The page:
“When a county like ours is home to a company like (USPA Global Licensing) with its international brand recognition, that opens the door to our own development,” she says. (USPAGL) has made a huge contribution to our community. And the sport itself has grown so much. It has attracted executives who come in just to see a polo match, which is an experience in itself. And then they turn around and say, ‘I really like this area. Maybe I’ll explore moving my business here.’ Some people may look at polo as just the sport, but it’s so much more.”
U.S. Polo Assn.
The Sport vs. the Brand: United States Polo Association is the governing body of the sport. The merchandise brand is officially known as U.S. Polo Assn.
The Sport vs. Ralph Lauren: The brand is unaffiliated with Polo Ralph Lauren. The sport’s brand has a bright color palette and classic styles sporting a double horseman logo.
Headquarters: West Palm Beach
President/CEO: J. Michael Prince
Sales: Merchandise revenue hit a record $1.8 billion last year. The sport’s licensing arm ranks fifth in global sports licensing. According to License Global magazine, U.S. Polo Assn. is the 28th-largest global licensor among the top 150 retail brands in the world.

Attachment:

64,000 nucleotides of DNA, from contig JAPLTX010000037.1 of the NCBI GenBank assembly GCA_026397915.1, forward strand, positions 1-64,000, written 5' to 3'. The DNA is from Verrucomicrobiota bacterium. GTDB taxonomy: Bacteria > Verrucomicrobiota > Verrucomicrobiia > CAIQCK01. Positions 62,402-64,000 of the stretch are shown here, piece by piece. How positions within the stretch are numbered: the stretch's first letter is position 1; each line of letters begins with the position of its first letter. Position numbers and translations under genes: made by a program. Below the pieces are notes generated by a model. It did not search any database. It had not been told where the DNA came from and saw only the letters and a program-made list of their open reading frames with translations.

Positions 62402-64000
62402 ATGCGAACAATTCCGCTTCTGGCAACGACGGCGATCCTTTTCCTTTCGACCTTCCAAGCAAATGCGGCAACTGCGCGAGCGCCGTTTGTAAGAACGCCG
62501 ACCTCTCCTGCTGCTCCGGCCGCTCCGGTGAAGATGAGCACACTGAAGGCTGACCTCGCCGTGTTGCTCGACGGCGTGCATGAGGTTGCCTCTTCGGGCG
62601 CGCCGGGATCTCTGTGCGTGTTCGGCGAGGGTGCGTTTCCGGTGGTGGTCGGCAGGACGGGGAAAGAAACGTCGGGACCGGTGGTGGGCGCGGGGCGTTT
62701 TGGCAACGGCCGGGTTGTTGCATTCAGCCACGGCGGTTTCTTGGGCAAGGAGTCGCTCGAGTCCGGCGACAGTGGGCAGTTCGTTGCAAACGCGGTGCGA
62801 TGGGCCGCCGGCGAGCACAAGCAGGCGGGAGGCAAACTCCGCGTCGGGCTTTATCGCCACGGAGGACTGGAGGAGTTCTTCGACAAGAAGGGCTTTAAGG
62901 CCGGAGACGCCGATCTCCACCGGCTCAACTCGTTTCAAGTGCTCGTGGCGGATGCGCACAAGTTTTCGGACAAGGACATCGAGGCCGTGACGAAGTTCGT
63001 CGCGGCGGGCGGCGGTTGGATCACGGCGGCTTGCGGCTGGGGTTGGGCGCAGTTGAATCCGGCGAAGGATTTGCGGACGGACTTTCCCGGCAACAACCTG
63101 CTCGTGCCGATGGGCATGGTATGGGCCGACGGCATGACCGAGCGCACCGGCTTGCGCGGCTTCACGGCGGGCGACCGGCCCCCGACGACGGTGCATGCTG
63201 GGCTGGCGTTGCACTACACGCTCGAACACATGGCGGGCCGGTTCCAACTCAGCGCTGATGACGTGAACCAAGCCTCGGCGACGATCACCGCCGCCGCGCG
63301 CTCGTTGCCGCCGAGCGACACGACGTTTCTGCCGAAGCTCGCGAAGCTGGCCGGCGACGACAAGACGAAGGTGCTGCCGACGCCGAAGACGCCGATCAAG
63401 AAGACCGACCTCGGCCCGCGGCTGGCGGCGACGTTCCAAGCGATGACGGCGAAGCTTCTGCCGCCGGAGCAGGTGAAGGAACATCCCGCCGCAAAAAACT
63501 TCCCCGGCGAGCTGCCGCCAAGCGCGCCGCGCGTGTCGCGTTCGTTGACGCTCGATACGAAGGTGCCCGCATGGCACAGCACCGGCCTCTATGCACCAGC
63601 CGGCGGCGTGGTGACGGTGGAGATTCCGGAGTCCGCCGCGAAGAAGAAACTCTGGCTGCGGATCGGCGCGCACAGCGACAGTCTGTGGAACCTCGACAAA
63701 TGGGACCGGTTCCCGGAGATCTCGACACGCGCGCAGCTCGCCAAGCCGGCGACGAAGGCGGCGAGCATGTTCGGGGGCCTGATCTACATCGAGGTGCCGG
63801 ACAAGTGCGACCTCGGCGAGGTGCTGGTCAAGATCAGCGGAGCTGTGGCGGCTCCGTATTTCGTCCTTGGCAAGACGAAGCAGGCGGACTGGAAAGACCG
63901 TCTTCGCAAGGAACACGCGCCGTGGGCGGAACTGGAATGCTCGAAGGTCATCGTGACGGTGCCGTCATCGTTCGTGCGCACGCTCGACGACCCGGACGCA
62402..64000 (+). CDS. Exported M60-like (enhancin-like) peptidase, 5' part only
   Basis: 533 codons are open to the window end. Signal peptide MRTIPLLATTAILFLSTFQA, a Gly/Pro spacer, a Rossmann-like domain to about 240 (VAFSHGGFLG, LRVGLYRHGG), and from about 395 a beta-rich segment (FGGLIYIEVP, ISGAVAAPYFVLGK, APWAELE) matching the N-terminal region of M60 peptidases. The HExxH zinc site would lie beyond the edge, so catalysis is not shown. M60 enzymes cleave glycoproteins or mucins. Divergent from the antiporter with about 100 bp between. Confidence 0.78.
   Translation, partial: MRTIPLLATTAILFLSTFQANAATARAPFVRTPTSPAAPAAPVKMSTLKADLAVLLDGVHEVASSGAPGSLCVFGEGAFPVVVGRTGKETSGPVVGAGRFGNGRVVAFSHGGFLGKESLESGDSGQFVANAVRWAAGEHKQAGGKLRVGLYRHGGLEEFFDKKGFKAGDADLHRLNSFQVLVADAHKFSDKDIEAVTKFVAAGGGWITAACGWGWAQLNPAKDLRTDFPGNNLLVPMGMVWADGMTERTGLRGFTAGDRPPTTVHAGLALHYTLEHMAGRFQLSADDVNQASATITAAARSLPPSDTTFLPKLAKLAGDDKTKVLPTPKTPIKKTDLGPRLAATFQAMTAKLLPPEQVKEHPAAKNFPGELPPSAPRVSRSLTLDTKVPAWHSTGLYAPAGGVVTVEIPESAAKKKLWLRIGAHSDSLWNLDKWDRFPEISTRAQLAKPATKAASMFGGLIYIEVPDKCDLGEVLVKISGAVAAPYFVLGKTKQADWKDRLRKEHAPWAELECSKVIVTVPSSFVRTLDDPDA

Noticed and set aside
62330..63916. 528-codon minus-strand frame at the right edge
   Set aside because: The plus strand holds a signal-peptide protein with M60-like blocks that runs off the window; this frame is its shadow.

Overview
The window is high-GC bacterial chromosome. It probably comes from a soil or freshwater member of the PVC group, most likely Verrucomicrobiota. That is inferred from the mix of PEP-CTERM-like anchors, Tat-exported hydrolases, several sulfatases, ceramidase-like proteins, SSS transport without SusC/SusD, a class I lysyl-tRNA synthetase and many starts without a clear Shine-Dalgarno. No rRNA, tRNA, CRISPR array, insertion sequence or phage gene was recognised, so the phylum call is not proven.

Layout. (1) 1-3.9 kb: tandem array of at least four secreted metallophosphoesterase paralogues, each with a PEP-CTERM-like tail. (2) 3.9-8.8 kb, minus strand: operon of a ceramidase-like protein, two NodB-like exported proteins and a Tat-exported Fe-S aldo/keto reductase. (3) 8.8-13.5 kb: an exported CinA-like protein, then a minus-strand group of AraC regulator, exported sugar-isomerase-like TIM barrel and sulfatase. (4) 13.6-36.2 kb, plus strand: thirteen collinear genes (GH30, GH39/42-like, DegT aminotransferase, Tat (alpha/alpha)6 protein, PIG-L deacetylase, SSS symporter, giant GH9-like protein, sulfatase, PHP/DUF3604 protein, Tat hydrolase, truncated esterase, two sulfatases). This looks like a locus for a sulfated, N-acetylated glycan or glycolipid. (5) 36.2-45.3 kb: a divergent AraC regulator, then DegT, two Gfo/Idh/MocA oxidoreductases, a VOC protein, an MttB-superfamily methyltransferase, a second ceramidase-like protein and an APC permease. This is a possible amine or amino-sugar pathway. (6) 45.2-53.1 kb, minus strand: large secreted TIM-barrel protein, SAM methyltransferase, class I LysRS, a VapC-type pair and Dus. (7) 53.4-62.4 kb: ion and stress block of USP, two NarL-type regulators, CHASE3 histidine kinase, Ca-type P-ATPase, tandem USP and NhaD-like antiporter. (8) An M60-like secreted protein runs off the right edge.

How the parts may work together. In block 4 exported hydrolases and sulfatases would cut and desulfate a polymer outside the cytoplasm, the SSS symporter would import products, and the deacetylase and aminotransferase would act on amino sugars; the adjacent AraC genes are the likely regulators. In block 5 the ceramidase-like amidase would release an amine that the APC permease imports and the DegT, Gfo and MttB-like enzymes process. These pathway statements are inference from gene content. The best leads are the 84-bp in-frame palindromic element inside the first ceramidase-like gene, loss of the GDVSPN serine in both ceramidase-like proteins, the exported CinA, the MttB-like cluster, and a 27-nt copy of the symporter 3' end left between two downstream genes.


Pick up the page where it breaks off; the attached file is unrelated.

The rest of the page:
Polo: Ins and Outs
The History: The sport’s origins date back 2,500-plus years. with nomadic warriors in Persia believed to have taken up playing as a way to train for battle. The sport was last played in the 1936 Olympics and hasn’t been included since then because not all countries have polo fields and because of the expense of organizing the sport.
Accolades: Last year, U.S. Polo Assn. was awarded the Retail and Leisure International Global Retailer of the Year Award, as well as a place in Digital Commerce 360, the industry’s trade publication, which recently included U.S. Polo Assn.’s e-commerce business as a Top 500 Retailer for the first time ever.
Half-Time Stomp: Spectators are invited to come onto the field at half time to stomp down the turf churned up by horses’ hoofs. Champagne and ice cream are handed out to add to the festive atmosphere before play resumes.
Gender Parity: Women in polo represent about 50% of all U.S. club players; some 70% are female riders at the collegiate level. “Women and men play on the same field as equals,” says USPAGL President and CEO J. Michael Prince. “And we’ve had women win the U.S. Open, which is the most prestigious polo tournament in North America.”
Playing the Game: Polo teams consist of four players. Each typically brings eight horses to a match, to allow the polo ponies a chance to rest amid the action. Two rules are of vital importance: Staying in one’s lane (line of the ball) and making sure not to cross over illegally (right of way). A match consists of six periods (chukkers) that last 7½ minutes each.
The Championship: Similar to soccer’s World Cup, the FIP World Polo Championship features eight teams from a field of 25 representing different countries. The event has not been held since 2017 and will air on ESPN for the first time.